In jumbled East, Pistons sitting pretty – if they can survive another road-heavy stretch
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DALLAS – It’s a little early in the season for scoreboard watching – OK, it’s a lot early for scoreboard watching – but the Pistons, nevertheless, had a pretty good night earlier this week. And they weren’t even playing.
On Monday, Miami lost to Atlanta. New York lost to Charlotte. Indiana blew it in the last few seconds to lose to Boston. And Philadelphia lost to Chicago.
The top three teams in the East – Boston, Cleveland and Toronto – have put some separation between themselves and the pack. There’s a five-game cushion between the No. 3 seed, Toronto, and the No. 4 seed, currently Indiana.
That’s nearly twice the gap between Indiana and the current No. 10 seed, Philadelphia. The pack includes the Pistons, who went into Wednesday’s game at Dallas in the No. 4 spot but tumbled all the way to No. 7 with their loss to the Mavericks. Three games is all that separates the Pacers and 76ers – and a half-game separates the Pacers and Pistons. Milwaukee, Washington and Detroit are all one-half game from the fourth seed.
The takeaway for Stan Van Gundy? That the East is a better conference than nearly everyone anticipated after a summer in which the already buff West got stronger by importing the likes of Paul George, Jimmy Butler, Paul Millsap and Carmelo Anthony from the East.
“You will still hear all the commentators and the experts talking about how much better the West is, but there’s now been 194 games and the East has won 101 and lost 93, so if the West if a lot better then they should be winning more games,” Van Gundy said before the West did just that, going 2-0 Wednesday including the Dallas win over the Pistons. “At least, that would make sense to me, but I guess I’m not an expert.”
A year ago at this time, the Eastern Conference standings were even more compressed with Boston as the No. 3 seed at 16-12 and Washington the No. 12 seed but just three games back. The Wizards wound up making the playoffs as the No. 4 seed.
In the West, the teams slotted 1-8 on Dec. 21 were the same teams that comprised the playoff field.
So … it’s early, but it’s not all that early. Historically, by the time you get midway through the schedule, or around the middle of January, the standings usually are a fairly accurate projection of what it will look like in mid-April.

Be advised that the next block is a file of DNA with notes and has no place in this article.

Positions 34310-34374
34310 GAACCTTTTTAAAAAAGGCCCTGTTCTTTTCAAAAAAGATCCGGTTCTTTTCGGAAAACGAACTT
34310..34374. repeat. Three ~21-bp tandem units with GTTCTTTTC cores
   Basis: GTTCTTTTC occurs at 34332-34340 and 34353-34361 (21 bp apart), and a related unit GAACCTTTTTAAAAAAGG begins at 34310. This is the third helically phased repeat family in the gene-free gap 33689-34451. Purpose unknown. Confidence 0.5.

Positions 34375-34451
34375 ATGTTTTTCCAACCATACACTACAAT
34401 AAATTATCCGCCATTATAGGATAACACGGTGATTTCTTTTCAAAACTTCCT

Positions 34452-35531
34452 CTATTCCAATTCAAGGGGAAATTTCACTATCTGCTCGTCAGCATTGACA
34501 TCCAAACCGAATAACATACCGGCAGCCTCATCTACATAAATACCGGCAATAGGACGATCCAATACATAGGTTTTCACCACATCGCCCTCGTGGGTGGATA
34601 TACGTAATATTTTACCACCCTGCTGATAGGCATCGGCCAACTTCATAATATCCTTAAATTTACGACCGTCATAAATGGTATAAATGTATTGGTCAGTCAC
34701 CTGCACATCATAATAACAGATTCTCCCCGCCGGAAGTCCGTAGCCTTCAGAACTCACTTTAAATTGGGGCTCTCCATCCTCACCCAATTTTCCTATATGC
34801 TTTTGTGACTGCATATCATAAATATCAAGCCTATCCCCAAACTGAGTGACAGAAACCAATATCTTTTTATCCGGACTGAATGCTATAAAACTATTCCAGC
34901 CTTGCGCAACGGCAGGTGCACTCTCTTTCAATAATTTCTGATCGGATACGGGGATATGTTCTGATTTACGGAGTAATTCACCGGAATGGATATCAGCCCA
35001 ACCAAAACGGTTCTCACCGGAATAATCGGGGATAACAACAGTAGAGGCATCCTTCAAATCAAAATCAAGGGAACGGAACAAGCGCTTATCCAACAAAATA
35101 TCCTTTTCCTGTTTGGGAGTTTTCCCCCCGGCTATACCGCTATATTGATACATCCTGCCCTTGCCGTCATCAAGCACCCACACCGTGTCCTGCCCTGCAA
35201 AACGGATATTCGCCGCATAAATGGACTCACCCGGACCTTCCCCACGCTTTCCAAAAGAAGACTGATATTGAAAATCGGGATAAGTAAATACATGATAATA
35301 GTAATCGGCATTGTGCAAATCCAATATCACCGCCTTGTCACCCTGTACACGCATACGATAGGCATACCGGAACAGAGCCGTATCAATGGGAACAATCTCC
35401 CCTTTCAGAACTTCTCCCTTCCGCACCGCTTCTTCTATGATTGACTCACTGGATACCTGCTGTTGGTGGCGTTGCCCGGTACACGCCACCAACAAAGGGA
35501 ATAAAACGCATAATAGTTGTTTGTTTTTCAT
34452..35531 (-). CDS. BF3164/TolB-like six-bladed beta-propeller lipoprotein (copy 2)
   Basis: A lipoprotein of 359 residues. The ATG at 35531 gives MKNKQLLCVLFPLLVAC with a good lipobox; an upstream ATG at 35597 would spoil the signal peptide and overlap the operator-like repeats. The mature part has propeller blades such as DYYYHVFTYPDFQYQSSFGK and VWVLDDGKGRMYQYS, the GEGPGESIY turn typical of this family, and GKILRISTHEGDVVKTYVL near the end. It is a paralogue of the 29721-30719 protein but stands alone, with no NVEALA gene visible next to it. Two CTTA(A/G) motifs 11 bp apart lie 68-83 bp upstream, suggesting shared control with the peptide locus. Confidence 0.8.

Van Gundy doesn’t want to hear that and he’d point to Wednesday’s game – when the Pistons lost to the team that began the night with the worst record in the West at 8-23 but had over the past month beaten a healthy list of quality teams by big margins at home.
“You can’t get too caught up in that because if you look at our schedule and you had gone back at the beginning of the year and tried to pencil in what you thought were wins and losses, you would’ve been way off,” he said. “So you play every night and if you play well enough, we have a chance to beat anybody. And I think anybody’s got a chance to beat us.
“I don’t think you probably would have called the Boston game on the road or the Golden State game on the road (wins). And you probably would’ve thought we could have been at least in the game against the Lakers on the road. The games are played out here. So we can’t afford to look ahead.”
So let’s look ahead for him.
Prediction models heavily favor the Pistons to make the playoffs. BasketballReference.com has them at 84 percent and TeamRankings.com has them at 83 percent, projecting 45 wins. That would require them to go 28-23 over the final 51 games.
Of the seven teams sitting in the 4-10 slots in the East, the one the projection models like least to make the playoffs – and by a wide margin – is the Knicks. The obvious reason is the schedule. The Knicks have played 19 of their first 30 games at home and they’re a dreadful 2-11 on the road.
The only team among the seven to have played as many or more road games than the Pistons is Miami. While the Pistons are 8-9 in their 17 road games, the Heat have played 18 of 31 on the road and show a 10-8 record after Wednesday’s big win at Boston. That pretty much underscored Van Gundy’s point – two nights after losing to Atlanta, Miami knocked off the Celtics.
Another factor that bodes well for the Pistons: To date, they’ve played one of the NBA’s toughest schedules – No. 6 according to ESPN.com, No. 5 according to TeamRankings.com.
The Pistons on Wednesday began a stretch of seven of their next 11 games on the road to bring them to the exact mid-point of the schedule. If they’re still firmly in the thick of the playoff field after they play at Chicago on Jan 13, double down on their playoff bet. They’ll have 23 of their final 41 games at home and 22 of those 41 will come against the 14 teams currently outside the playoff field.
But opponent, home court – none of that matters much, Van Gundy would tell you, if the Pistons play as they did in getting blasted by Dallas.
“The standings don’t mean anything right now,” he said. “We’re 31 games into the year with 51 to go. It’s not like we’ve got two games to go. We just need to play better.”